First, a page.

Montana Model United Nations 2001
blue bg

World Intellectual Property Organization

TOPIC I

Internet Jurisdiction and Intellectual Property


Internet usage is increasing throughout the world. Citizens of countries that previously had no online access, are now fully participatory members of the Internet. Working parallel to the international expansion of the Internet is the improvement of media sharing technology.

Centralized media sharing servers like Napster are being replaced by peer-to-peer networks like Gnutella and Freenet that, more often then not, transcend national boundaries themselves.

What may seem like an innocuous way to share music with friends has groups such as the Recording Industry Association of America (RIAA) saying that they are being robbed of their intellectual property. So just what is intellectual property anyway?

Defining Intellectual Property

Simply stated, intellectual property (often referred to as "IP") is a way of assigning property ownership of non-tangible things such as a creative work or a design concept.

There are three methods for establishing ownership of IP. Which method to use depends somewhat on the nature of the property.

The first IP mechanism is the patent system. Most countries have some mechanism for claiming patents. Patents are short-term exclusivity rights given to inventors. The rationale is that if an inventor designs some new widget, she should be given a period of time in which she can sell her invention without competitors selling widgets made with her design.

Patents can either be narrowly defined or broadly defined. Usually, inventors prefer broadly defined patents. If a patent is very narrowly defined, then it is easy to slightly modify an existing invention and claim originality under patent law. If a patent is very broadly defined then it is difficult for competitors to even make a similar product.

The second system for IP is the copyright system. The copyright system generally covers creative works such as a book or a piece of music. The breadth of coverage is limited with copyright to the creative work itself. For example, if an author writes a book about underwater basket weaving, he can expect that his book is covered by copyright. He cannot, however, take action if another author writes another book about the same topic.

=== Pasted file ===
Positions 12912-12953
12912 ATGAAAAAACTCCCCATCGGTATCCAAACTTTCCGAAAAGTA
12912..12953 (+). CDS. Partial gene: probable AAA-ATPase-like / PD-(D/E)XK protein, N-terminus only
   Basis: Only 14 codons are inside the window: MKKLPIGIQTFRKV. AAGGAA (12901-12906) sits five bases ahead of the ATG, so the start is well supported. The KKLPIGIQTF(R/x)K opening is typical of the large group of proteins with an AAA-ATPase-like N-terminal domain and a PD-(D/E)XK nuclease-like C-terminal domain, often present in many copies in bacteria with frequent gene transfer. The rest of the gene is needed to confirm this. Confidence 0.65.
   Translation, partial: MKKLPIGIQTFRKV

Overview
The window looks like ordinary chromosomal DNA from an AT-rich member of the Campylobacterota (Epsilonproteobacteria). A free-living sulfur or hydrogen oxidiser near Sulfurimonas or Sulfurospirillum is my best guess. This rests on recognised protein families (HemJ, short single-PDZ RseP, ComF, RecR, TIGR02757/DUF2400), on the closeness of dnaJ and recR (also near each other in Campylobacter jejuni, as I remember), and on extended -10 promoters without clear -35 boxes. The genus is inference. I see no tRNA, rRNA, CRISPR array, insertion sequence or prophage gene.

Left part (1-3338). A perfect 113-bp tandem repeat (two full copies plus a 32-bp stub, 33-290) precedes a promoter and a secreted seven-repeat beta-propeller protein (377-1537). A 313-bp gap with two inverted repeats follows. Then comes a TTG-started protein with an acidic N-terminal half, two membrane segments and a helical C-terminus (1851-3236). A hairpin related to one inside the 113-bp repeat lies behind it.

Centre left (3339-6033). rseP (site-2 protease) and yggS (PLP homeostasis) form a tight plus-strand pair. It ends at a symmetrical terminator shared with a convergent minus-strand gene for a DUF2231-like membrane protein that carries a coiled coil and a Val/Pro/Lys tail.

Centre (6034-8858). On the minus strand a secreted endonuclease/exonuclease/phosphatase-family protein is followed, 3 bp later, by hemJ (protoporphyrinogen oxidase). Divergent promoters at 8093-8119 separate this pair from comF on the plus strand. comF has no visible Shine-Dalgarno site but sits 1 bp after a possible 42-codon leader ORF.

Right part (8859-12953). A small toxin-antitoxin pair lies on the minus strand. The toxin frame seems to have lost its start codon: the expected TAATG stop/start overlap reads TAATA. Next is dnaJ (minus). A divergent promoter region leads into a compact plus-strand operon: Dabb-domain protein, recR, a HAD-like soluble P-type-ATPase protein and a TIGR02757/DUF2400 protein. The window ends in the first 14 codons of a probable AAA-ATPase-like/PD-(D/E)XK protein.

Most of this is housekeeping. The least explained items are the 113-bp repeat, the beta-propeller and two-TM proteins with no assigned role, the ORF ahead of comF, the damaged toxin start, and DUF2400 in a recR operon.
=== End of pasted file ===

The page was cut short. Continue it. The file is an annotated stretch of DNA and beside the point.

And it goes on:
Standard duration of copyrights is generally held to 50 years past the death of the creator.

The final mechanism for establishing intellectual property is trademark. Trademark simply covers unique identification of a product or company. The quintessential example of a trademark is Nike's "swoosh" logo. For example it would be legal for another company to make a pair of tennis shoes (unless Nike had a patent) but it would not be legal for them to place a swoosh on the shoe.

Global Implications of Intellectual Property

Much of the stickiness surrounding IP stems from differing ideals on how IP should be applied. Developed nations, for the most part, expend more resource developing IP than developing nations do. For this reason, developed nations tend to be more rigorous in trying to enforce their IP claims.

On the other side of the coin, developing nations may not be able to afford new technologies or the investment in developing IP. These developing nations worry that there is a growing divide between rich and poor nations in respect to IP.

For example, a developing nation may feel that if a life-saving drug has been created, and they can produce it themselves, they should have the right to without having to pay large royalties to foreign pharmaceutical companies.

Movie, music and software are currently among the most commonly distributed IP on the Internet, but debate should be more inclusive and address the nature of IP and its travel across national boundaries via the Internet.

Conclusion

As distribution becomes less of a barrier to IP, the global community will face more frequent and difficult questions surrounding Intellectual Property. Ideally there would be a way to provide incentive for inventors and content creators to continue innovation, while not widening the chasm between wealthy and poor countries.

| Conference | Delegates | Advisors | Topics | Staff |
| Model United Nations Home | Year 2001 | Year 2002 | Year 2003| The University of Montana | College of Arts and Sciences |

Copyright© Spectral Fusion, 2001. All Rights Reserved.

The University of Montana-Missoula